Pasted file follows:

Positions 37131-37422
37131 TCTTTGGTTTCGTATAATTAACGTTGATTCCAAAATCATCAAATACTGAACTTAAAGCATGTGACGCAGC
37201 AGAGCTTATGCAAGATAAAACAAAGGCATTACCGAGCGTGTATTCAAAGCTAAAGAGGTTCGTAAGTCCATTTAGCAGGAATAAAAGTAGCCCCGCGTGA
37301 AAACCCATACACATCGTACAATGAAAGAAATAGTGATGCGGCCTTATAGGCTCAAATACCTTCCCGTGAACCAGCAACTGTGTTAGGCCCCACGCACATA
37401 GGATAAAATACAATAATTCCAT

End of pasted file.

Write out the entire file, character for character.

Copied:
Positions 37131-37422
37131 TCTTTGGTTTCGTATAATTAACGTTGATTCCAAAATCATCAAATACTGAACTTAAAGCATGTGACGCAGC
37201 AGAGCTTATGCAAGATAAAACAAAGGCATTACCGAGCGTGTATTCAAAGCTAAAGAGGTTCGTAAGTCCATTTAGCAGGAATAAAAGTAGCCCCGCGTGA
37301 AAACCCATACACATCGTACAATGAAAGAAATAGTGATGCGGCCTTATAGGCTCAAATACCTTCCCGTGAACCAGCAACTGTGTTAGGCCCCACGCACATA
37401 GGATAAAATACAATAATTCCAT